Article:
Supporting the North East tech sector amid COVID-19

May 1, 2020

Jamie Hardesty, newly appointed head of communications and stakeholder engagement at Sunderland Software City (SSC), shares insights into evolving North East tech sector support during the coronavirus pandemic

Six weeks ago, I started a new role with Sunderland Software City. I’d long admired the organisation for its role in enabling the growth of the North East’s tech sector – especially in supporting early-stage businesses – so to be asked to join the team was a no-brainer for me.

It’s been a strange time to begin a new job, given the changes to working patterns and priorities. Luckily, I’ve joined a team full of passionate people who have been both welcoming and are driven to bring value to the sector.

Let’s be honest, it is a uniquely testing time for our region’s tech sector. Whether you’re a digital service provider or a potential high growth startup with a product to sell, the needs of both clients and customers have rapidly shifted from the status quo of the pre COVID-19 world. People are acting cautiously and rightly so, given the level of uncertainty reigning supreme. Who isn’t worried about cash flow or sales or securing new customers?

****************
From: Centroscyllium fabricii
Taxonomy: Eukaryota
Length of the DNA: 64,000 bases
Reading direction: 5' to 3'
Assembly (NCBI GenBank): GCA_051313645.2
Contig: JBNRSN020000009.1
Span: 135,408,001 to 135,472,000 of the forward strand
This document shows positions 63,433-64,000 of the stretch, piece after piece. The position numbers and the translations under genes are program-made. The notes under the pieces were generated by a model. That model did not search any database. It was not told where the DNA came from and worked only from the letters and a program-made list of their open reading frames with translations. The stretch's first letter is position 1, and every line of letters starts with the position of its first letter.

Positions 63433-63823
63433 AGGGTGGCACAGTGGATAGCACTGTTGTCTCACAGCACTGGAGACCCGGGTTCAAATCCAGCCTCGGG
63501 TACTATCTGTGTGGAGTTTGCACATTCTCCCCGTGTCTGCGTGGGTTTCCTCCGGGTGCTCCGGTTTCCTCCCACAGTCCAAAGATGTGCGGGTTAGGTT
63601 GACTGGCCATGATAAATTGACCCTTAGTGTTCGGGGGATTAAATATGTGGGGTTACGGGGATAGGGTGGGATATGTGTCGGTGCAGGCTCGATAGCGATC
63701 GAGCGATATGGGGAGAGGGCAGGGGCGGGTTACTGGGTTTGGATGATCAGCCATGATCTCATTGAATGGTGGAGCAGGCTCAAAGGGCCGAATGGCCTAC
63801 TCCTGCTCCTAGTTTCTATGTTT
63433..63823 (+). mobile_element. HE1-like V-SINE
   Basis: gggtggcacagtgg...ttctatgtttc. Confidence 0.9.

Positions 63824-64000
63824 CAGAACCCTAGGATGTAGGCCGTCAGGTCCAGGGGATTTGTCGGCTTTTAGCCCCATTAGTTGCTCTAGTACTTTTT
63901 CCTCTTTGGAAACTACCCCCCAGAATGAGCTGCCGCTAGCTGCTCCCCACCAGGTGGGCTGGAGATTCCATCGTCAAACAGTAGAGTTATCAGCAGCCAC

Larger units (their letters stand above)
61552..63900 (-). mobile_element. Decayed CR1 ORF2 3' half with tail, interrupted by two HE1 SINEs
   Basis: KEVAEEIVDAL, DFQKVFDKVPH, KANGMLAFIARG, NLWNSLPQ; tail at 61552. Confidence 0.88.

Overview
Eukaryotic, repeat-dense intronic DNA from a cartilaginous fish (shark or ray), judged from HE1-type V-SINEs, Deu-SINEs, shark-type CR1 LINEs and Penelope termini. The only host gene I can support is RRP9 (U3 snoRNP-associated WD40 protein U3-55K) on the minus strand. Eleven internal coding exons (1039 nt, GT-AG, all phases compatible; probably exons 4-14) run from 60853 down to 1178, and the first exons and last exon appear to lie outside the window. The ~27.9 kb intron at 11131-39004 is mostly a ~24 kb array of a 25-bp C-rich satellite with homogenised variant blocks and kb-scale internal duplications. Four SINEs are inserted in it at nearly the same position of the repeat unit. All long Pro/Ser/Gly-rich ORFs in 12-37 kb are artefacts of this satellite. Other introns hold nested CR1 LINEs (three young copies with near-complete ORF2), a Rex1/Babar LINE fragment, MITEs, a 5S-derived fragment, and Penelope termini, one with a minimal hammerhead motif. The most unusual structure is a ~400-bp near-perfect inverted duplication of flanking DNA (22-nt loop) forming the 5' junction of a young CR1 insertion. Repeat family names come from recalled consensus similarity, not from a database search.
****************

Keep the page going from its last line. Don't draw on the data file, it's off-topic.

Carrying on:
While our team would be the first to admit we don’t have all of the answers, we have been working quickly to try new things as, like everyone else, we simply can’t do what we do in the same way anymore.

We’ve had to innovate our delivery service, whether in helping new businesses get off the ground or in the digital skills initiatives that we run, and we’re still learning what the best ways of virtual working are.

First and foremost, we’ve been listening.

We want our region’s tech companies to know that they absolutely aren’t alone. Given the disruption to business as usual, we’ve been hosting regular virtual drop-ins with companies and entrepreneurs in the region.